Sunday, September 18, 2011

Osteolytic Lesions in Prostate Cancer

While the majority of metastases from prostate adenocarcinoma are sclerotic, about 5% can be osteolytic. Mixed osteolytic and sclerotic lesions can also be seen. The uncommon neuroendocrine tumors of the prostate also produce osteolytic lesions.

Regardless of pathology, both bone resorption and bone formation can be seen in metastatic lesions from prostate cancer, with the radiographic appearance reflecting the dominant process. Sclerotic metastases are the result of stimulation of osteoblasts or inhibition of osteoclasts or both by cancer cells, whereas lytic metastases are the result of stimulation of osteoclasts or inhibition of osteoblasts or both by cancer cells.


  • Conti G, La Torre G, Cicalese V, Micheletti G, Ludovico MG, Vestita GD, Cottonaro G, Introini C, Cecchi M. Prostate cancer metastases to bone: observational study for the evaluation of clinical presentation, course and treatment patterns. Presentation of the METAURO protocol and of patient baseline features. Arch Ital Urol Androl. 2008 Jun;80(2):59-64.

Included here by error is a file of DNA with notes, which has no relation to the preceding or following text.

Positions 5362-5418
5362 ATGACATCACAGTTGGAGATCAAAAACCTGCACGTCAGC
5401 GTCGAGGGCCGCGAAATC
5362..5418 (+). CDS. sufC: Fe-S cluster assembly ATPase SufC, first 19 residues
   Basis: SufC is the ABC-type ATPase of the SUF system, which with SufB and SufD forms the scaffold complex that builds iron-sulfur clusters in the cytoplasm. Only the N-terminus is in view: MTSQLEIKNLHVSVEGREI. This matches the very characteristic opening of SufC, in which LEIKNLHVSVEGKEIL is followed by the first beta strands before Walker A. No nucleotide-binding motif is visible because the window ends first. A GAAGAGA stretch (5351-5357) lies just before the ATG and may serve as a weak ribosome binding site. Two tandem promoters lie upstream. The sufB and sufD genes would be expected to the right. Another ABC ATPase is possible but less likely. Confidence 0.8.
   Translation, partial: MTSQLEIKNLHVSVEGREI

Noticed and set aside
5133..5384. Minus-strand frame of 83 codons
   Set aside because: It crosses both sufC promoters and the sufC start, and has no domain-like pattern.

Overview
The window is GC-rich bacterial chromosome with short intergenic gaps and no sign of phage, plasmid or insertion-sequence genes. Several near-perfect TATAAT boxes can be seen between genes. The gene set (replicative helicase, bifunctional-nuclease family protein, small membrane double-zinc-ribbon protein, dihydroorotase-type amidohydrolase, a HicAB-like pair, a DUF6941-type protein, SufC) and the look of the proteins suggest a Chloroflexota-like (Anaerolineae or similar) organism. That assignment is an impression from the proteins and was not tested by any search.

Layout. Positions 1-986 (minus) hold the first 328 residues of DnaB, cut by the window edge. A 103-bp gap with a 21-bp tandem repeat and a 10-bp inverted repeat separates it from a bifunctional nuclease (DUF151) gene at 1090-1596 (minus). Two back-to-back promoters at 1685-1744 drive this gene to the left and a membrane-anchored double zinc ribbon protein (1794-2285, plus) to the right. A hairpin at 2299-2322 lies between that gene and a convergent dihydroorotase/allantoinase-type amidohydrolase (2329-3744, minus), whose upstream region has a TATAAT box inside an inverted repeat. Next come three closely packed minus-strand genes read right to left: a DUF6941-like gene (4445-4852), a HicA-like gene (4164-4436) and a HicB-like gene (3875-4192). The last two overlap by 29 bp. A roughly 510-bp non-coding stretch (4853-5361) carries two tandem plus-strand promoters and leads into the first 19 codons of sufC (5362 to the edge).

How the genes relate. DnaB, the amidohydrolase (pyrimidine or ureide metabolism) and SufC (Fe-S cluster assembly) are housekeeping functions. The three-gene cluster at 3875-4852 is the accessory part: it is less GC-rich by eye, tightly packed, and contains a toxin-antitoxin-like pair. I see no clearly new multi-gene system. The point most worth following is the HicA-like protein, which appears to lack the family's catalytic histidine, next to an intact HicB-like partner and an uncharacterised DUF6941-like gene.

• Guise TA, Mohammad KS, Clines G, Stebbins EG, Wong DH, Higgins LS, Vessella R, Corey E, Padalecki S, Suva L, Chirgwin JM. Basic mechanisms responsible for osteolytic and osteoblastic bone metastases. Clin Cancer Res. 2006 Oct 15;12(20 Pt 2):6213s-6216s.
  • Logothetis CJ, Lin SH. Osteoblasts in prostate cancer metastasis to bone. Nat Rev Cancer. 2005 Jan;5(1):21-8.
  • Roodman GD. Mechanisms of bone metastasis. N Engl J Med. 2004 Apr 15;350(16):1655-64.

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